If the walls could talk we would hear things that we are not meant to, and that is the premise of this quirky new play by playwright Rita Papillo.
And in this play the walls really do talk and listen and make comments… lots of comments.
A fragile masseur deals with her client’s aches and pains, but more so hears their problems. She is badly in need of some understanding herself, and somehow uses her massage sessions to deal with her own pain of being dumped by her man not long before.
We meet a depressed guy caught up in current confusion around the women in his life, a single Mum artist – stressed to the max, and a counsellor high on her passionate new affair. And also with us for the entire show are two wall characters – him and her, dressed the same as the wall paper and merging in and out of being at one with the wall, but mostly moving around the room mocking and making comments on the action from an outside perspective.
It’s a tale
of lies and deceit, of how girls like to steal their best friend’s men, and how the guy seems to get them all, no matter how unappealing he may be.
The story sees them all much too coincidentally connected and ending in chaos, with revelations of who is seeing who and who said what and when. It’s a sometimes fun idea that provides a few laughs and says something about a man’s wandering eye and scheming single women looking for love.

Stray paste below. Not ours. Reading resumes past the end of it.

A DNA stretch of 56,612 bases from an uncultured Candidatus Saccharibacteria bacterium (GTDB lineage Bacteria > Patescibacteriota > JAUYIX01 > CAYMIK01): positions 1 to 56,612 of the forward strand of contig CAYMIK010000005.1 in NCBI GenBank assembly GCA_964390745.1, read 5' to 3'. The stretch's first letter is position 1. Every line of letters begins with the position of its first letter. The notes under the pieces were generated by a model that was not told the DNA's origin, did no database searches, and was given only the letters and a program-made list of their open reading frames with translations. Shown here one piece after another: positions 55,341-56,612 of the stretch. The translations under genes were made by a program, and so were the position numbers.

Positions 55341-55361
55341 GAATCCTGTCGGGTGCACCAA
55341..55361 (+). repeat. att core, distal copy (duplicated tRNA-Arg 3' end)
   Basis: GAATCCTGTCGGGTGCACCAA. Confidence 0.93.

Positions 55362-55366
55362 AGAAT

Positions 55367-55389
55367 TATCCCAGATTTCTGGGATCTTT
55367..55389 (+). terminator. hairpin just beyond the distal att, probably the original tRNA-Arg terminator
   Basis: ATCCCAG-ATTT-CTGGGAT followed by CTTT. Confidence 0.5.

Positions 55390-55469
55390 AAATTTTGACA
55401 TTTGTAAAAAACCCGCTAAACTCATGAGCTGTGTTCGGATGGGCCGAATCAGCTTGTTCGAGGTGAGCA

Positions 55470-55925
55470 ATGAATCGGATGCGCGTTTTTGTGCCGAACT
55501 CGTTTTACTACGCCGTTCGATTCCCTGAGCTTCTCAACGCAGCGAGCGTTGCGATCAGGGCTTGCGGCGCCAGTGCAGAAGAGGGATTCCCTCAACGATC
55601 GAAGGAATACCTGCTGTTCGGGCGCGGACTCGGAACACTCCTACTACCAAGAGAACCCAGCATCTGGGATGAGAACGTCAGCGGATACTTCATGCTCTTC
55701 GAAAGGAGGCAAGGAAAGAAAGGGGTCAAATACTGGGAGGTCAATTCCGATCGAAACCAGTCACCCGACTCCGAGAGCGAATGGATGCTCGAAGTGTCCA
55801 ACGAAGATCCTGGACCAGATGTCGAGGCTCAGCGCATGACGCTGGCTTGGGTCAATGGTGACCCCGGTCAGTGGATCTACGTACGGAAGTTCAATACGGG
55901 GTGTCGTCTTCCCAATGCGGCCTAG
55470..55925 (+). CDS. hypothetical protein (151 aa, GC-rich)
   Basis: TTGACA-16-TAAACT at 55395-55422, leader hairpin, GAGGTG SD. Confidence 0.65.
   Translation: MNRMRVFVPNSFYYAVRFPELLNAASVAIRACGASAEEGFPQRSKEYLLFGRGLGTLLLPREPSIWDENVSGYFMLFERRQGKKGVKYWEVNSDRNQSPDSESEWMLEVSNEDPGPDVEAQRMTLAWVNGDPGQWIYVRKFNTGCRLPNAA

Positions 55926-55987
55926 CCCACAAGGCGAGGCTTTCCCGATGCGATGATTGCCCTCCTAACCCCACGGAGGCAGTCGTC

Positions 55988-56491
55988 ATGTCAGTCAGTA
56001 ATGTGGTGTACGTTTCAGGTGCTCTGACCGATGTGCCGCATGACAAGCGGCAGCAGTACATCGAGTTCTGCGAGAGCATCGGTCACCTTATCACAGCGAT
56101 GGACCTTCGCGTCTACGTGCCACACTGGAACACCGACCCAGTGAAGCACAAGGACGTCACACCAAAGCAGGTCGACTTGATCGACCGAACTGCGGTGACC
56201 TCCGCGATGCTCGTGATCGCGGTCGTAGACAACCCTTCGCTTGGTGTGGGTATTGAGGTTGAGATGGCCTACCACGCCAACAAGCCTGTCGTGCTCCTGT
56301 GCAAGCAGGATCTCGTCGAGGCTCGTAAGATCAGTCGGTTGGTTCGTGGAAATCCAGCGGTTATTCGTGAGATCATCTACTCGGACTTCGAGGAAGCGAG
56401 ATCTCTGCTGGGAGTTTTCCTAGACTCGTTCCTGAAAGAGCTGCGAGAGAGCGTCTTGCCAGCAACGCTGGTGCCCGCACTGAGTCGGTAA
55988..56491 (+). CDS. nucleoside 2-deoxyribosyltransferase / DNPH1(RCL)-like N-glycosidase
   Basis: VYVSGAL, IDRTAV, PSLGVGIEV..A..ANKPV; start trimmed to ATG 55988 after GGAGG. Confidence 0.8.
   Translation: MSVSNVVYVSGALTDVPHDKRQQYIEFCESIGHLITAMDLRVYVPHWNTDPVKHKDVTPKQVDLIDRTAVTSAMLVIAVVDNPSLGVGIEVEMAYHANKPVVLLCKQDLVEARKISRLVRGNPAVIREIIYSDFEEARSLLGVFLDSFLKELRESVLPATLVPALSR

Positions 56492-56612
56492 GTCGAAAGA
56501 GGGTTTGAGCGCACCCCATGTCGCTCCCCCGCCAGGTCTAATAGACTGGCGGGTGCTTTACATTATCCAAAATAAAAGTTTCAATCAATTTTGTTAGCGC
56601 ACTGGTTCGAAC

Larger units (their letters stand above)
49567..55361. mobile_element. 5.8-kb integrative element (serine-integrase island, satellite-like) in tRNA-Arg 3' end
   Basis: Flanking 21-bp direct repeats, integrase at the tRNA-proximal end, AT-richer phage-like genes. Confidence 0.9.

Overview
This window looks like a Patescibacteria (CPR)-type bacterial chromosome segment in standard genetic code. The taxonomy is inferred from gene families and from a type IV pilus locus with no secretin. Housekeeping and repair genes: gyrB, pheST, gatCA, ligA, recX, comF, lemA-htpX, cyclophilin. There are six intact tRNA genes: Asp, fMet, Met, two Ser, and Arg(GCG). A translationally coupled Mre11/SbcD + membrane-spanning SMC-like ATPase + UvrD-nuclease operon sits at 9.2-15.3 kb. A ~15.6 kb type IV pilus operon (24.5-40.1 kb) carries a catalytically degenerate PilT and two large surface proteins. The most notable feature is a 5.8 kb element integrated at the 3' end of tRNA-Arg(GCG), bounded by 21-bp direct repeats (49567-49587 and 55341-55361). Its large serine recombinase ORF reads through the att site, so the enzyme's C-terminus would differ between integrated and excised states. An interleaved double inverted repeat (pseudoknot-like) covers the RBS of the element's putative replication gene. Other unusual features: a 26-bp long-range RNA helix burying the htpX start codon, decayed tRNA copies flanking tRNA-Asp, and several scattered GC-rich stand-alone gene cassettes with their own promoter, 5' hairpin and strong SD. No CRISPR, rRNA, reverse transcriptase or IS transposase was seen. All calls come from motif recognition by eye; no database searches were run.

In theatre every character must count, and I must admit that I had trouble working out why the wall characters were there and featured so prominently. Apart from mixing things up in the end so that everyone arrives at the same time they spend most of the play only commenting – and that’s a hard call for actors or audience and in time detracts from the drama.
Albeit – all of the actors do an excellent job with the material that they have, particularly Robyn Gough as the middle-aged masseur and Lucy Slattery as the artist-client; and director, Lisa Waite moves them around and handles the situations in just the right way.
A slick purposeful set by Tammy Boden is a highlight of this show for me and spot on lighting by Stephen Dean adds much texture.
This experimental new play which is still in need of development fits well into The Bakehouse
Theatre’s excellent Black Box program – which is providing both a much-needed home for new Australian works and associated important opportunities for local theatre artists.